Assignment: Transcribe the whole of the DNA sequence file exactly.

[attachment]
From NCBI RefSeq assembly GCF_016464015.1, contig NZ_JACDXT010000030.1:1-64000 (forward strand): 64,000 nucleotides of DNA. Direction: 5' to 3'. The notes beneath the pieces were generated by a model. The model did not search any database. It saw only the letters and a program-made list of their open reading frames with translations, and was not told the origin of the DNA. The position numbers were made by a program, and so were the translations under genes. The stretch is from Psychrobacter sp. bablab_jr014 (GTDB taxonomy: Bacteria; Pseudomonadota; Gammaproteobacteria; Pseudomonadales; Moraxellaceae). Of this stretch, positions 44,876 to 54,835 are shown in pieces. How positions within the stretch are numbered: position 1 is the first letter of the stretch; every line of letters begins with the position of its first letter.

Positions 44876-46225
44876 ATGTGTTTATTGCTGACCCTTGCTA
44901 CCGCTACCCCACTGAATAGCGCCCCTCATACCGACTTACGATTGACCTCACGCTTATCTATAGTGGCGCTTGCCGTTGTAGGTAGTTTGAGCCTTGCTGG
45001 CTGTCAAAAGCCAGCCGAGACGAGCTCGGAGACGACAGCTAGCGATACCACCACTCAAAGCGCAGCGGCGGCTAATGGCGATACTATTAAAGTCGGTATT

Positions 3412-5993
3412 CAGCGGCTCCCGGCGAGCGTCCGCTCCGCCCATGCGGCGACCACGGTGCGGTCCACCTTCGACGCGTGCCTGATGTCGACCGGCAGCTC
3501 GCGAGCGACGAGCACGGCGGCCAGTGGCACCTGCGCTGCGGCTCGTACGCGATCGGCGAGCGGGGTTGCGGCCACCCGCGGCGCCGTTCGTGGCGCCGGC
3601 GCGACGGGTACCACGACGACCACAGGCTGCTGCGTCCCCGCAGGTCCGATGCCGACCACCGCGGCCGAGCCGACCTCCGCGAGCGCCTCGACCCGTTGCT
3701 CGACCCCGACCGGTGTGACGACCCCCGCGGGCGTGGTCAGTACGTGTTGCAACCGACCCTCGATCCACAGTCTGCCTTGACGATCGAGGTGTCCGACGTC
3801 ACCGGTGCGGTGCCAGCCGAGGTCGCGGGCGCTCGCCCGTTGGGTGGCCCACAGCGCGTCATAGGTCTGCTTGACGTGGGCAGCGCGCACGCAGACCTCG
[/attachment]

From NCBI RefSeq assembly GCF_016464015.1, contig NZ_JACDXT010000030.1:1-64000 (forward strand): 64,000 nucleotides of DNA. Direction: 5' to 3'. The notes beneath the pieces were generated by a model. The model did not search any database. It saw only the letters and a program-made list of their open reading frames with translations, and was not told the origin of the DNA. The position numbers were made by a program, and so were the translations under genes. The stretch is from Psychrobacter sp. bablab_jr014 (GTDB taxonomy: Bacteria; Pseudomonadota; Gammaproteobacteria; Pseudomonadales; Moraxellaceae). Of this stretch, positions 44,876 to 54,835 are shown in pieces. How positions within the stretch are numbered: position 1 is the first letter of the stretch; every line of letters begins with the position of its first letter.

Positions 44876-46225
44876 ATGTGTTTATTGCTGACCCTTGCTA
44901 CCGCTACCCCACTGAATAGCGCCCCTCATACCGACTTACGATTGACCTCACGCTTATCTATAGTGGCGCTTGCCGTTGTAGGTAGTTTGAGCCTTGCTGG
45001 CTGTCAAAAGCCAGCCGAGACGAGCTCGGAGACGACAGCTAGCGATACCACCACTCAAAGCGCAGCGGCGGCTAATGGCGATACTATTAAAGTCGGTATT

Positions 3412-5993
3412 CAGCGGCTCCCGGCGAGCGTCCGCTCCGCCCATGCGGCGACCACGGTGCGGTCCACCTTCGACGCGTGCCTGATGTCGACCGGCAGCTC
3501 GCGAGCGACGAGCACGGCGGCCAGTGGCACCTGCGCTGCGGCTCGTACGCGATCGGCGAGCGGGGTTGCGGCCACCCGCGGCGCCGTTCGTGGCGCCGGC
3601 GCGACGGGTACCACGACGACCACAGGCTGCTGCGTCCCCGCAGGTCCGATGCCGACCACCGCGGCCGAGCCGACCTCCGCGAGCGCCTCGACCCGTTGCT
3701 CGACCCCGACCGGTGTGACGACCCCCGCGGGCGTGGTCAGTACGTGTTGCAACCGACCCTCGATCCACAGTCTGCCTTGACGATCGAGGTGTCCGACGTC
3801 ACCGGTGCGGTGCCAGCCGAGGTCGCGGGCGCTCGCCCGTTGGGTGGCCCACAGCGCGTCATAGGTCTGCTTGACGTGGGCAGCGCGCACGCAGACCTCG